Max Smith was born in 1944 in St. Ann and quite early he moved to Kingston. In 1966 he started singing as a member of the Emotions. Soon he quit because of the disputes over the figure of the possible front man among the members of the group. After this experience his friend Edward "Bunny" Lee was starting to operate as producer. The legend says that Bunny started to call the singer Romeo after his dedications to a girl. Than one day in 1968 Max wrote a song called "Wet Dream" and from that moment things changed. At the beginning Romeo did not want to sing it because of the explicit content but later Lee convinced him to move to Coxsone Dodd' Brentford Road studio and record it. But this was only the first step. The song was refused and Lee next move was to bring it to London. It was released under the Palmer Brothers label. Even if it was not aired "Wet Dream" became a huge hit in the U.K. staying in the charts for twentyfive weeks! A funny story says that Max once in the U.K. to promote the song refused any allegation to the sexual content. He explained that the "wet" in the song was referred to the pouring rain in a Jamaican night! ...yes Max, sure! The song did not sell well in Jamaica. On the contrary the later songs were very well accepted. He started as one of the first "rebel and reality" singer. Beside the Bunny Lee produced songs he worked for Niney The Observer and the great genius of Lee "Scratch" Perry. This collection presents some interesting material through which one can see how Romeo was dedicated to social and political issues. The only fault from Trojan was to put the songs together not in chronological order. This remains a twentyfive tracks compilation that gives us the opportunity to get a good glimpse of the territories explored by Max Romeo.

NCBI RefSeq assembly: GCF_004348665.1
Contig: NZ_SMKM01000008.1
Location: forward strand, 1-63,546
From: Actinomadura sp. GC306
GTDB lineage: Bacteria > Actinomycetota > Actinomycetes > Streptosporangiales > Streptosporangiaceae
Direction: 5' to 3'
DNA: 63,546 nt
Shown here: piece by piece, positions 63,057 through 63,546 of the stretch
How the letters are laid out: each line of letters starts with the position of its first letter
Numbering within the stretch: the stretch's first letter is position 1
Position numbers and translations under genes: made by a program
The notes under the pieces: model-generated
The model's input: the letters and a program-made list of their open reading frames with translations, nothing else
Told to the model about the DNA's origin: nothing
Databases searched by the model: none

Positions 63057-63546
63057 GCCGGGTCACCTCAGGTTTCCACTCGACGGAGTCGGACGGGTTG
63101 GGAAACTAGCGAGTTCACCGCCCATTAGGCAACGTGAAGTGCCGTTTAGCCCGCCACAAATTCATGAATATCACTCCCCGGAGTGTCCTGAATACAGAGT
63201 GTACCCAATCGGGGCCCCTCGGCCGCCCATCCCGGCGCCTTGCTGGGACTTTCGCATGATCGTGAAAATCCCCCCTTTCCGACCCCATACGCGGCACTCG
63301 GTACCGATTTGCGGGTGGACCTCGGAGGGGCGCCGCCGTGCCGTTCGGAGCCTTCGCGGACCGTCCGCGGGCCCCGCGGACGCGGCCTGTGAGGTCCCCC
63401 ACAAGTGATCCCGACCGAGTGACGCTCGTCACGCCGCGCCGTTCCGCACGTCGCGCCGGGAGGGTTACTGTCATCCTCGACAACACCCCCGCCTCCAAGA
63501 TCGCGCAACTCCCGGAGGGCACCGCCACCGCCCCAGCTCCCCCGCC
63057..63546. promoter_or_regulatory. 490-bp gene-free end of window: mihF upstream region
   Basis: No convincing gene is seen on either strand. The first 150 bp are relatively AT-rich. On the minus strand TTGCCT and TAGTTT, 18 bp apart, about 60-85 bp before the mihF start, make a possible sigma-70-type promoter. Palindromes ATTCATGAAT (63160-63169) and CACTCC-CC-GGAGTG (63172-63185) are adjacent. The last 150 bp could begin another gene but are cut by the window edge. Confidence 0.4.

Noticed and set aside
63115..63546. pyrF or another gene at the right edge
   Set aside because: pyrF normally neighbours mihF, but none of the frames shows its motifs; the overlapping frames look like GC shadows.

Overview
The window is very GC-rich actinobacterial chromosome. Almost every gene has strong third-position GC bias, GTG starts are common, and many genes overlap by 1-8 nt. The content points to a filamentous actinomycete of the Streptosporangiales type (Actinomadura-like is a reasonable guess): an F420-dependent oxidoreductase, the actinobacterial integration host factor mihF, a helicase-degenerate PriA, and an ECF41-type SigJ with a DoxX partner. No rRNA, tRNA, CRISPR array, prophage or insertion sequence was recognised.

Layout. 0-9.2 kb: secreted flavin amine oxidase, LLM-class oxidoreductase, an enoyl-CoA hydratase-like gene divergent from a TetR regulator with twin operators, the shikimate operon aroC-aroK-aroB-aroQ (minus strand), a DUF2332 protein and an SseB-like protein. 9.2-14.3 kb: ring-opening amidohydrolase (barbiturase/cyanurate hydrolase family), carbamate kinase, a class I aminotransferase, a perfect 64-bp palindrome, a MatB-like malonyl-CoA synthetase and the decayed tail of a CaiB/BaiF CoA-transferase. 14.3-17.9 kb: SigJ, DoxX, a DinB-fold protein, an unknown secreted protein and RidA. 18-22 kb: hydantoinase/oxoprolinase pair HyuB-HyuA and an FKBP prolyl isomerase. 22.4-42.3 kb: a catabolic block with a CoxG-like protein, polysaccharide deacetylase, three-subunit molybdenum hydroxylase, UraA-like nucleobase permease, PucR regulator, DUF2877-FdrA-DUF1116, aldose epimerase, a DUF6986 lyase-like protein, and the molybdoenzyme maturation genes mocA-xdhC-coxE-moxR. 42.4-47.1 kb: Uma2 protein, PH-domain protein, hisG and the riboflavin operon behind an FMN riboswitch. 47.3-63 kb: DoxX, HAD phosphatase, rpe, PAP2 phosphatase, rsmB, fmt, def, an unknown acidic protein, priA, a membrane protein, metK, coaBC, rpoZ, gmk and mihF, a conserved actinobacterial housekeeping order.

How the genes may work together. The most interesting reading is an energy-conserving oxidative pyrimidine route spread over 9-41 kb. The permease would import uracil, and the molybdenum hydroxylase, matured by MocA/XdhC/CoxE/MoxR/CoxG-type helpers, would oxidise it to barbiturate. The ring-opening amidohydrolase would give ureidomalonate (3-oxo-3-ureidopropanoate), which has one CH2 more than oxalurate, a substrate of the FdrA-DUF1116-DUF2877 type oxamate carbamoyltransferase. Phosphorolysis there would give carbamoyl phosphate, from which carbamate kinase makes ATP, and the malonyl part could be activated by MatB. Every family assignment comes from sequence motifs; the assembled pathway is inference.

OPEN THE IRON GATE 1973-1977 / Includes: REVELATION TIME (1975)
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1973-1977 - Blood and Fire - studio - discs:1Max Romeo's "Open The Iron Gate 1973 - 1977" is actually the re-release of the "Revelation Time" set (1975). Before any comments on this release it is interesting (I hope) to read my lines about Max's career up to 1972. After quitting with the Michael Manley campaign in 1972, Max went back to the studios cutting singles for Prince Buster, Alvin Ranglin and Winston Riley among the others. In 1973 Rastafari started to grip Max's heart and its influence can be seen in the song called "Every Man Ought To Know", included here as the opening track and a bonus one. After this track Romeo developed the idea of cutting a whole set: a concept album conceived as a whole statement and not a mere collection of singles. A lot of these tracks were recorded at Lee Perry's Black Ark. The others were cut at Harry J Studios and at Randy's. This re-issue contains the whole "Revelation Time" set, plus four extras: the before mentioned "Every Man Ought To Know" and "Valley Of Jehosaphat - Version", "Fire Fe The Vatican" (a version of "War Ina Babylon") and "Melt Away". This almost perfect set has some pure gems: the stellar "No Peace", "A Quarter Pound Of I'cense", the bonus and marvellous deep Roots and already mentioned "Valley Of Jehosaphat" (here presented with its Dub), and finally the almost funky great Roots (years and years ahead... for some reasons) bonus of the again mentioned "Melt Away" (plus Dub version of course). But the rest is no less. Listen for example to the lyrics of "Three Blind Mice", with its description of the abruptly police invasion of a dance, or "Revelation Time" accusing the violent oppositors of the dreadlocks brethren. Songs written by Max, who produced too. Someone says that this is the strongest effort from Max. I only know that this is a great set to explore very slowly.